The article analyses the institutional forms and gender specific praxis of care within entrepreneurial families in the context of the post-socialist transition. The state socialist welfare regime created an institutional network, which set gendered forms of praxis for how labour distributed between productive and reproductive spheres. The introduction of GYES (three year paid subsidy) in 1967 was further developed both during and after the fall of state socialism. Despite of severe cuts in the benefits paid for homecare of children below three, this system, which was associated in praxis almost exclusively only by women, carries on to the post-socialist period. However, among rural family entrepreneurs the prevalence of women’s stay with the children during the small child period did not lead to their economic inactivation. Rather, in these families women either returned to paid work, or for many the leave was the way to get involved with the family enterprise. Care regimes are composed of a variety of “institutions” beyond that set by the state, the most important institution being the family and the broader kin unit. Even market based systems are utilised by the entrepreneurial families. The study revealed that these families, faced by the demands of primary capital accumulation at the phase of starting the enterprise are often burdened by not only by restrictive measures on consumption (since all assets are to be mobilised for the enterprise) but even by the excessive demand on labour. Facing these hard times, many families resorted to the strategy of cuts on the standard of consumption, including the standard of care that the family members (including children and themselves) receive. Such measures include both compromising the forms of supervision for children, or the quality of food and cleaning.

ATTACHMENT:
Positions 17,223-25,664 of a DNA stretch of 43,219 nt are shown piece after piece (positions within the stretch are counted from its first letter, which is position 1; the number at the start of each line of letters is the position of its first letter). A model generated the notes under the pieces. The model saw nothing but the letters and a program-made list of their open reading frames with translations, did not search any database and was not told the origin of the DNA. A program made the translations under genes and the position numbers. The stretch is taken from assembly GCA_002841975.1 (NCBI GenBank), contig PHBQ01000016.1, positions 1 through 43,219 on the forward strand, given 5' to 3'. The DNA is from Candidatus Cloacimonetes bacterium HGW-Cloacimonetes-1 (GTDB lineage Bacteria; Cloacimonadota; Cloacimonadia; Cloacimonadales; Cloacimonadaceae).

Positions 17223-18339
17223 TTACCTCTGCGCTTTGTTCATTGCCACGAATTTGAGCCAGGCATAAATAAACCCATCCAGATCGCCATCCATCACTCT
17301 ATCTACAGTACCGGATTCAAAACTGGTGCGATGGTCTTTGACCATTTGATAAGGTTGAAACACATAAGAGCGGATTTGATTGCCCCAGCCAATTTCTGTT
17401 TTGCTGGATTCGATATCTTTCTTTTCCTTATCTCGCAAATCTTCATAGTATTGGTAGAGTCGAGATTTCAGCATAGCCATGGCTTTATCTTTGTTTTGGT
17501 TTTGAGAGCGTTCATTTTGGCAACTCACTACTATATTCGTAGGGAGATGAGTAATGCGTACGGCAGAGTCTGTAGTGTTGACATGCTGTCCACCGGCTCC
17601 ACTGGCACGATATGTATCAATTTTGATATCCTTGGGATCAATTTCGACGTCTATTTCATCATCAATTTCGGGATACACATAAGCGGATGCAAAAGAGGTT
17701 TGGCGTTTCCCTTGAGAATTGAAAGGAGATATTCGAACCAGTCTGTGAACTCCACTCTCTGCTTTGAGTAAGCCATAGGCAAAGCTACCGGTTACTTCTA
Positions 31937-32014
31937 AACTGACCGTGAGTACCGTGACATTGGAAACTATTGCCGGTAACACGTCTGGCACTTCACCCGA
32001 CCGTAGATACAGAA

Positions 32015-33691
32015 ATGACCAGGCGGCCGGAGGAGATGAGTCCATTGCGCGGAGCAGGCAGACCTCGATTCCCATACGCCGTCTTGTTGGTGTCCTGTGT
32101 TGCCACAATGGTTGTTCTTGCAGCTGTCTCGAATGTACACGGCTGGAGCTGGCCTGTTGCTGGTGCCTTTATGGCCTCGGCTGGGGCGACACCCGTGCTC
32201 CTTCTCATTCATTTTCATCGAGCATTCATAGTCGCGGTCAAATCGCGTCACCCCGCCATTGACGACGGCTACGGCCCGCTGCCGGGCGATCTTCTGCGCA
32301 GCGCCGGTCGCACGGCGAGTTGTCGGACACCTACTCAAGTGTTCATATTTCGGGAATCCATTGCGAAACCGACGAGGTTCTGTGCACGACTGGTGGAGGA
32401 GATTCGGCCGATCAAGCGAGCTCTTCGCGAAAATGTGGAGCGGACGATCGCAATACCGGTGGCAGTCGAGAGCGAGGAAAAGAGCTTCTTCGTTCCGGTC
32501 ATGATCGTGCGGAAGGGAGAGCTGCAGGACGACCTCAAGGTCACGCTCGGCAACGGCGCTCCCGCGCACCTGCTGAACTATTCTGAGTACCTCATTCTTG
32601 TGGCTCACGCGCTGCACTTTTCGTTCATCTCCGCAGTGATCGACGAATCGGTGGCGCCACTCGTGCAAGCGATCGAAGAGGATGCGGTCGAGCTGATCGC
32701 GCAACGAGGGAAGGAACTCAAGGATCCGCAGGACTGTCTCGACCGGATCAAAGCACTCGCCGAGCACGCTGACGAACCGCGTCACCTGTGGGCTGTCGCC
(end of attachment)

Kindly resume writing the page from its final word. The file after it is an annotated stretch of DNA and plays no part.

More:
Elsevier , 2008.